Knowing is Half the Battle

As a child of the 90s one of my favorite cartoons was G.I. Joe. Every episode ended with a short PSA teaching kids an important life lesson. After each PSA the kids would always respond enthusiastically, “Now we know!” And the G.I. Joe speaking to them would respond, “And knowing is half the battle!” That phrase and concept was drilled into me as a child and sticks with me yet today because it is so true. Knowing is half the battle in so many different environments, but especially in the world of Disability Ministry.

Having an intimate knowledge of the children and teens in your ministry is a must. For your ministry to be as successful as it could possibly be you need to have that information before they ever walk through the door for the first time. While this isn’t always possible you should still aim to for the ideal.

Gathering this information is easy. Your church may already have a pre-registration process for Children’s Ministry. Adding some intentional questions for children or teens affected by disability is one option. Another option is posting an additional input sheet online is another option. If this cannot be done ahead of time it can be done quickly before programming begins for the day.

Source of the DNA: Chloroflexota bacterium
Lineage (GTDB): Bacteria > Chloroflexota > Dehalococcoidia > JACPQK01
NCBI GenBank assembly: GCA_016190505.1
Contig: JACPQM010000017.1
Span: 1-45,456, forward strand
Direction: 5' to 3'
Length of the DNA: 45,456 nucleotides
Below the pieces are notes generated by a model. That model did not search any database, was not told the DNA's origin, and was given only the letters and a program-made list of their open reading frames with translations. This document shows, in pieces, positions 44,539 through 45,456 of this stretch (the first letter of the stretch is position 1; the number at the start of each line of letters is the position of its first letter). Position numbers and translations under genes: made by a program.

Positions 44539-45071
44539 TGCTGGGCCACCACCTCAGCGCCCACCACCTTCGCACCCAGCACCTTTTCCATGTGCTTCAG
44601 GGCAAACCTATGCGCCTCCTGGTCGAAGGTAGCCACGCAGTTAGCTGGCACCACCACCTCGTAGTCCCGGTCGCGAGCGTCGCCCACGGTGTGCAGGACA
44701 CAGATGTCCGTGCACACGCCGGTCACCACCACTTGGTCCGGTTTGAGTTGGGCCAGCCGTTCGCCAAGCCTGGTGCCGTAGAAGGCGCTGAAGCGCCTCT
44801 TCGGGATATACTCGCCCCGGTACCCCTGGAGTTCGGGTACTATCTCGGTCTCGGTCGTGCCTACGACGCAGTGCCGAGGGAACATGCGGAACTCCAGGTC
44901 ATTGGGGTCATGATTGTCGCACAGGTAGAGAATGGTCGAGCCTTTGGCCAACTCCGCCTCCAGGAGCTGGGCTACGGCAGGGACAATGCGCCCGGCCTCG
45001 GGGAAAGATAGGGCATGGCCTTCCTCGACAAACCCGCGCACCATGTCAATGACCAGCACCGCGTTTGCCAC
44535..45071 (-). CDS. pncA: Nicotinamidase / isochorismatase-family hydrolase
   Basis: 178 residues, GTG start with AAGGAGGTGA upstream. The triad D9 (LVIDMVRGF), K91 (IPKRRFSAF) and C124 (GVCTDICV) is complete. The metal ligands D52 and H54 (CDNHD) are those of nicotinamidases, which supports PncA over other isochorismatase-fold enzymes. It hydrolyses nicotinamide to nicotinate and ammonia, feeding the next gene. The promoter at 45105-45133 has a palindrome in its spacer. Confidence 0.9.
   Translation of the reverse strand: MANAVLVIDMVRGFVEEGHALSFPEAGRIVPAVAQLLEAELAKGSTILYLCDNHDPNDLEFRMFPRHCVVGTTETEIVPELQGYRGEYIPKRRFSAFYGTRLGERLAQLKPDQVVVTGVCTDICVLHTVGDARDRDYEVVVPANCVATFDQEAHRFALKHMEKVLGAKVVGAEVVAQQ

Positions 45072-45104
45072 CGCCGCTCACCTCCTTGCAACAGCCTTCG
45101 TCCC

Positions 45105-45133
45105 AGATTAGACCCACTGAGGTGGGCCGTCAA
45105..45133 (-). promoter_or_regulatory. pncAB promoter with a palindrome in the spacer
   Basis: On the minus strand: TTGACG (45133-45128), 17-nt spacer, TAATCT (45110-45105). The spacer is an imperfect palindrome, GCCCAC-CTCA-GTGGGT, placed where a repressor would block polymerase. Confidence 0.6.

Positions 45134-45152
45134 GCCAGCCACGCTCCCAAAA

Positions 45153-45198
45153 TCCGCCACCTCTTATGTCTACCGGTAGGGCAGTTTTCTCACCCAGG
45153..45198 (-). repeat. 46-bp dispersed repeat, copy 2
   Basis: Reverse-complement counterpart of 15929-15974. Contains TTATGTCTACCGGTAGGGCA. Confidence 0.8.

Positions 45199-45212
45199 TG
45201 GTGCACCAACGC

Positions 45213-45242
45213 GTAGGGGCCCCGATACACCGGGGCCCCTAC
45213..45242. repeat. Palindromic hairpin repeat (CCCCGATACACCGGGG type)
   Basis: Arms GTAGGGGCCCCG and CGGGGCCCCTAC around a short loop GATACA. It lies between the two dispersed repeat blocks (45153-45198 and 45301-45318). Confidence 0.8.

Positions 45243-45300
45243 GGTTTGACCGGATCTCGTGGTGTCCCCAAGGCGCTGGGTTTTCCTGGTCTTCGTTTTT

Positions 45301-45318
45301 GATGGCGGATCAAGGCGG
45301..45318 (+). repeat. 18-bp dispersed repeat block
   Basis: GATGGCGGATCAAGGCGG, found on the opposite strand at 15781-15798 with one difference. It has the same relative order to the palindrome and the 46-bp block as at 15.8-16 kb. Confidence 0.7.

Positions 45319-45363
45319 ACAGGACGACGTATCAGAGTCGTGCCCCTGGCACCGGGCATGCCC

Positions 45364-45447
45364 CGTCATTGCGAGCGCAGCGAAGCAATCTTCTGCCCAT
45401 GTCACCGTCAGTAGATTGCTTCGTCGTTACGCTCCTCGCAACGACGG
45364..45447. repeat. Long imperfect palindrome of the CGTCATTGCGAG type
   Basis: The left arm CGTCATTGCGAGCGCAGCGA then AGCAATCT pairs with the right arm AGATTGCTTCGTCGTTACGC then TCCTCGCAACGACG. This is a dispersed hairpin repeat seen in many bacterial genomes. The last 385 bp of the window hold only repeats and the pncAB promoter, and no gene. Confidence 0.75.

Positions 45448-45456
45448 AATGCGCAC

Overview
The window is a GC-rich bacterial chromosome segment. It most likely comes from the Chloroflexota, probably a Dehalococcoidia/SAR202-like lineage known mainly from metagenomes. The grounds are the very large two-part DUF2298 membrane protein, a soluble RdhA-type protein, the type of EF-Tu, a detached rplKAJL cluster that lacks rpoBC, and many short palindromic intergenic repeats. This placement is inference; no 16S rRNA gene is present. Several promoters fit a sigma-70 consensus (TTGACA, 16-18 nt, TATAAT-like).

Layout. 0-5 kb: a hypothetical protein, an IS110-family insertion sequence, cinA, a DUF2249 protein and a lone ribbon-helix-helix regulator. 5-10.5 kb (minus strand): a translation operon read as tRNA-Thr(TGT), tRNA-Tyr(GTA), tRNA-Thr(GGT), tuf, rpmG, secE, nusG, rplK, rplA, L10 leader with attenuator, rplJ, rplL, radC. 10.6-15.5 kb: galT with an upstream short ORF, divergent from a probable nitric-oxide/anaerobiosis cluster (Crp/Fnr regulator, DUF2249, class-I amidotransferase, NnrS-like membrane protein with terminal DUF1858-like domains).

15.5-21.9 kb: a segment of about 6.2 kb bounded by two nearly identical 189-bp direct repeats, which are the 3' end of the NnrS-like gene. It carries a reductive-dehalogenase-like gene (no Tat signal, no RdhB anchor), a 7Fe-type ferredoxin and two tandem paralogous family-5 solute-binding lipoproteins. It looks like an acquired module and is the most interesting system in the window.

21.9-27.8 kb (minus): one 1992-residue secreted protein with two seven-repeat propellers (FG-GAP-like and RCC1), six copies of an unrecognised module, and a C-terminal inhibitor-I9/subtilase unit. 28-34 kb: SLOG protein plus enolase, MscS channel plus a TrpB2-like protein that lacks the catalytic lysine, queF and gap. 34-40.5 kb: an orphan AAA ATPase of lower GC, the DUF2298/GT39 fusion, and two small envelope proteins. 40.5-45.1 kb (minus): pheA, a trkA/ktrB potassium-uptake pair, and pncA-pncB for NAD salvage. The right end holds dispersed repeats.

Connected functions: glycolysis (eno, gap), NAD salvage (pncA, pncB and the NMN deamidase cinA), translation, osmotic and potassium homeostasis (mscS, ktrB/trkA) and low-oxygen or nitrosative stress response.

Parents and guardians are used to giving out this information. The key is making it as quick and easily obtainable as possible. What you don’t want to do is have a form that is so long that it takes fifteen minutes to fill out.

A simple one-page info sheet can help you obtain vital information from parents or guardians to help set volunteer leaders up for success.

You will notice on our info sheet there are more check boxes than spaces for people to have to write. This speeds up the process and gets you the information that you need. Win, win!

Remember, knowing is half the battle. For example, if a teen struggles with the volume in the large group Student Ministry environment noise canceling headphones can be worn. Another option would be to assign a buddy during these times if they are overstimulated and need to step outside of the environment. Or, if handling a quiet smaller group environment following a highly stimulating large group experience is an issue a personal sensory box can be created. If you have this information before hand you can be properly prepared. Otherwise you will be forced to scramble during programming.

Every volunteer appreciates being well equipped. Knowing what someone enjoys, knowing what to avoid based on what overstimulates them, other triggers, what helps to deescalate them, having quick emergency contact info on hand, etc. are all key information to have on hand.

Keep a hard copy of these info sheets in a binder, in your ministry area. The reality is that not everyone comes every week. Also, volunteers come and go. If you have a hard copy near by of everyone’s information volunteers can easily review this vital information based upon who comes in any given week.

Give your volunteers the tools they need to be successful. They will thank you for it. So will the parents and guardians of the children and teens in your ministry.

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